War of the Rebellion: Serial 119 Page 0589 CORRESPONDENCE, ETC. -UNION AND CONFEDERATE.

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WAR DEPARTMENT,

Washington City, November 28, 1863.

His Excellency DAVIS TOD,

Governor of Ohio, Columbus, Ohio:

Please ascertain whether Morgan has been permitted to see or correspond with any person; and if so, by whose authority.

P. H. WATSON,

Acting Secretary of War.

COLUMBUS, November 28, 1863-12. 30 p. m.

Colonel WILLIAM HOFFMAN:

General John Morgan and six other rebel officers escaped from the penitentiary last night by cutting through the stone pavement of their cells and burrowing under the sewer walls immediately below their cells. We have taken every possible means for their arrest.

WM. WALLACE,

Colonel Fifteenth Ohio Volunteer Infantry.

CHATTANOOGA, TENN., November 28, 1863-10. 10 p. m.

Major General H. W. HALLECK, General-in-Chief:

There are many prisoners here. To send them North will be expensive in transportation, warm clothing, and food and shelter. Does the present state of the contest permit works at Chattanooga and Bridgeport, where they can be very useful in building bridges, repairing railroads which they have destroyed, and in handling stores, forage, and subsistence and transferring them to steamers?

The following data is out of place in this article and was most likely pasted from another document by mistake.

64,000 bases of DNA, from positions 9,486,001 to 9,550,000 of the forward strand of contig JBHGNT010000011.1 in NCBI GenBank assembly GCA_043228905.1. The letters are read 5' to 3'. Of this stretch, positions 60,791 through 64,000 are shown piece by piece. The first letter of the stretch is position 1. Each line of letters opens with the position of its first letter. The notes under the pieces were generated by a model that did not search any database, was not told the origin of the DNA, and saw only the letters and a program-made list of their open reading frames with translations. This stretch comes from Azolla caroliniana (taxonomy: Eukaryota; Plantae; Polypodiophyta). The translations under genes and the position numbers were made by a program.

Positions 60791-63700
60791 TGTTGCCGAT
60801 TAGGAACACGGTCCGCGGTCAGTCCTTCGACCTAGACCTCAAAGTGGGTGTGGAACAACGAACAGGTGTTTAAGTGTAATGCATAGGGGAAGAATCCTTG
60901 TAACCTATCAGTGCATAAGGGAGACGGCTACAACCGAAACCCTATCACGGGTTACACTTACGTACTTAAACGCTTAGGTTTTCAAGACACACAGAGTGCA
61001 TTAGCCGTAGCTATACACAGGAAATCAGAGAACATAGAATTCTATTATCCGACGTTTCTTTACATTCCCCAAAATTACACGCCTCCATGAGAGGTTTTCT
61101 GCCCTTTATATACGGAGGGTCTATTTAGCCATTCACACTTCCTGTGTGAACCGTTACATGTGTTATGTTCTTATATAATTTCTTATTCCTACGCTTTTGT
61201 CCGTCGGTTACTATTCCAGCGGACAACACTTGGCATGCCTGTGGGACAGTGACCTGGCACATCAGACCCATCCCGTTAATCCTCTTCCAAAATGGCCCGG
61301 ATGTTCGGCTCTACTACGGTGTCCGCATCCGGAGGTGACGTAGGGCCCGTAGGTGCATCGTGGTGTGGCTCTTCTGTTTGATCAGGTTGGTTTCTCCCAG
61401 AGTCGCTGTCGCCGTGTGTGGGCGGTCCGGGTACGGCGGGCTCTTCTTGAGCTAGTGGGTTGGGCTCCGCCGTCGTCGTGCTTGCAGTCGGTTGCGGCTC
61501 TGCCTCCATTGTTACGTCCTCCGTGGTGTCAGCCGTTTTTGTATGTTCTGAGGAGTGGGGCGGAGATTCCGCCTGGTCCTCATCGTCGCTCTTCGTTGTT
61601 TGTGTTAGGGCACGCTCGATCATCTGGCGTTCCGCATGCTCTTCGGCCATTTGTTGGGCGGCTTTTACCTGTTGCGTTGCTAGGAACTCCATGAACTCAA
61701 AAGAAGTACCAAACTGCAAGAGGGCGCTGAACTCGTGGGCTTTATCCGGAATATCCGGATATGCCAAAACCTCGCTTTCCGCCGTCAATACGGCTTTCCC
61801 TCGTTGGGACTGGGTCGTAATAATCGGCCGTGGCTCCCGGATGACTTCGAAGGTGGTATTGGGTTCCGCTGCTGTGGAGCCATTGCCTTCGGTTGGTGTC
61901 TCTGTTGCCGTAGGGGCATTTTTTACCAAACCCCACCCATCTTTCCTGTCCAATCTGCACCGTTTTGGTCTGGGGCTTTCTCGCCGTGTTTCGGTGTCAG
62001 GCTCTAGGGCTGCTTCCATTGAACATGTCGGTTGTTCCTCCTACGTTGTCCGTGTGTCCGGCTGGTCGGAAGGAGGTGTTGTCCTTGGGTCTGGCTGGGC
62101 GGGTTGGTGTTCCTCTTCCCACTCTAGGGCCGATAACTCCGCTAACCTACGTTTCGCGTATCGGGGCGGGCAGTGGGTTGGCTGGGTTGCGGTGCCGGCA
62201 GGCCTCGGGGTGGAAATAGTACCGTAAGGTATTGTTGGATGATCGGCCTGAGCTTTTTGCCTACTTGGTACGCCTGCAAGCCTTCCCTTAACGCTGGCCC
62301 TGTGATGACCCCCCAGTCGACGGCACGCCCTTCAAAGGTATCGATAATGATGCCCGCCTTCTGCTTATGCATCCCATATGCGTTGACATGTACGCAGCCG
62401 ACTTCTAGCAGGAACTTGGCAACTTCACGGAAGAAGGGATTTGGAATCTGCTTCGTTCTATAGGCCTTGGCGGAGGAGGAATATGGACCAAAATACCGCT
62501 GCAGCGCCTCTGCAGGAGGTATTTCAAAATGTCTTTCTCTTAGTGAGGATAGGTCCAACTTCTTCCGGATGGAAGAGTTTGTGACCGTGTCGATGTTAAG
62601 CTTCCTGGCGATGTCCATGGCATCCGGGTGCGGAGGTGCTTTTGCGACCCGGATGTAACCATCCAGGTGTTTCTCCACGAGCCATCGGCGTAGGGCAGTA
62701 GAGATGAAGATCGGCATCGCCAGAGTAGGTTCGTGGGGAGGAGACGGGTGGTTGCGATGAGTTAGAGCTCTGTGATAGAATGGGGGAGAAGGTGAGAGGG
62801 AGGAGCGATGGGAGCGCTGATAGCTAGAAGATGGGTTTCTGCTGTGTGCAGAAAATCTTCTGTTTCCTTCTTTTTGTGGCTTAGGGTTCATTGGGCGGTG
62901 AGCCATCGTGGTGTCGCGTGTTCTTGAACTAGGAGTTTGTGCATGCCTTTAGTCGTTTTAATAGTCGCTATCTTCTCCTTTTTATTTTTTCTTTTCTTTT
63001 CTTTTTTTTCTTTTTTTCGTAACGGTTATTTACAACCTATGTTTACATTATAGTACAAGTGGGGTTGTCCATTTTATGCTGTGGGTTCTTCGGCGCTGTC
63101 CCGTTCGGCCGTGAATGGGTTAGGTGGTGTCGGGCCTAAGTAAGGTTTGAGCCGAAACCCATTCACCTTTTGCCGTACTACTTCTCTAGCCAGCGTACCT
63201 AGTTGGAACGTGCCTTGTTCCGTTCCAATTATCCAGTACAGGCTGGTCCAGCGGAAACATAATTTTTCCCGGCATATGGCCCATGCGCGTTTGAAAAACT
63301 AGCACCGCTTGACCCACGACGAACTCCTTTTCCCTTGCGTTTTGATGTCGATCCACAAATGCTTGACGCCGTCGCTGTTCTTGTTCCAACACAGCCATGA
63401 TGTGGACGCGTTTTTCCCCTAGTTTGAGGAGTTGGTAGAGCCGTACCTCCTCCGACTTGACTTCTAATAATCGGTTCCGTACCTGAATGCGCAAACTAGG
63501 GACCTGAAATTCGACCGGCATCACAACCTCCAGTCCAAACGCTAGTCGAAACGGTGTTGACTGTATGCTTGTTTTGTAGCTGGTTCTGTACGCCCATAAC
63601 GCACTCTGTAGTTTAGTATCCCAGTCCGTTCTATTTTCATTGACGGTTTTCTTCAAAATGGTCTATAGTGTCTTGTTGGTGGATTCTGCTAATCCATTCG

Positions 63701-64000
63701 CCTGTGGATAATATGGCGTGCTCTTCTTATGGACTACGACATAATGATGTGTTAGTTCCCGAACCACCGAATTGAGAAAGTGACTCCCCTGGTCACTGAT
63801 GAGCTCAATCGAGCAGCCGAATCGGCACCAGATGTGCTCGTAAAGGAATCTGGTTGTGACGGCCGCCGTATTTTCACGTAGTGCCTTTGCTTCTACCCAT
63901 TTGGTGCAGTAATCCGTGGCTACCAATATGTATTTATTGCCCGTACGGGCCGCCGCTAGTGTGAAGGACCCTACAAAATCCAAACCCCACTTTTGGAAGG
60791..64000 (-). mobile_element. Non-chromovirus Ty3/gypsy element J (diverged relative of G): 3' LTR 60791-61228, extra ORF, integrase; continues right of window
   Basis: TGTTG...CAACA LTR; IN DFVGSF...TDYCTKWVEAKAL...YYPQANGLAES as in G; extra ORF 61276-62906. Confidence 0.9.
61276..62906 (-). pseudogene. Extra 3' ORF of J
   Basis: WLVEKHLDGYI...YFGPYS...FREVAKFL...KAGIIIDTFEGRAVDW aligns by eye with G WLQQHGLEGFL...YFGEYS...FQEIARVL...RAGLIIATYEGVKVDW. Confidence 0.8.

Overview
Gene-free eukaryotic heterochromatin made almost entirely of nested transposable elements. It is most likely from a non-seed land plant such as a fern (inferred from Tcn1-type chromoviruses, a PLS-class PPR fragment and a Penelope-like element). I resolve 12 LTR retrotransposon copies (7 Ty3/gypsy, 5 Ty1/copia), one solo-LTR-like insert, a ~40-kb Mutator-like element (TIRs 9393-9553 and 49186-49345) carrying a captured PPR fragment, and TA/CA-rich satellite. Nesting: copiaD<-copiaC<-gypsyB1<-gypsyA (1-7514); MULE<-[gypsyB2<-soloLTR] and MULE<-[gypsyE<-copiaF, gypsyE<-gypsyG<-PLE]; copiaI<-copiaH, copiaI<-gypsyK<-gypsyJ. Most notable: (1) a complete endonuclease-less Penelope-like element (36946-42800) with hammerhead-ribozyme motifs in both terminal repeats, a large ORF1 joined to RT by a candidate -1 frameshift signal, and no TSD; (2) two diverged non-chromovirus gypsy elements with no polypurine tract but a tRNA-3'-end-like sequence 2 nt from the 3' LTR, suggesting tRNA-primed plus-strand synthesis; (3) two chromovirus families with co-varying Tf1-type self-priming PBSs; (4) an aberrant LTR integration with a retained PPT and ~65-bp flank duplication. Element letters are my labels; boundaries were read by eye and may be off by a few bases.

M. C. MEIGS,

Quartermaster-General.

HEADQUARTERS DEPARTMENT OF THE GULF,

New Orleans, November 28, 1863.

Major General W. B. FRANKLIN, New Iberia:

GENERAL: Your dispatch concerning General Taylor's proposition to exchange prisoners received. If General Taylor means that he will exchanged all the prisoners in his hands, without making any distinction as to the corps to which they belong, you ought to assent to the proposition and fix upon a convenient point of delivery.

Respectfully, your obedient servant,

CHAS. P. STONE,

Brigadier-General and Chief of Staff.

VERMILIONVILLE, LA., November 28, 1863.

Commanding OFFICER FEDERAL FORCES ON THE TECHE:

SIR: I am instructed by Major-General Taylor, commanding, to open communication at once with you on the 'subject of the exchange of prisoners," stating that we have "on hand several hundred prisoners, all of whom are without blankets and many without shoes and indifferently supplied with clothing, and whose sufferings this winter it will be impossible for us to alleviate. You will use every exertion consistent with the dignity of your position to perfect some arrangement, and in the event of success will exchanged immediately, man for man," &c.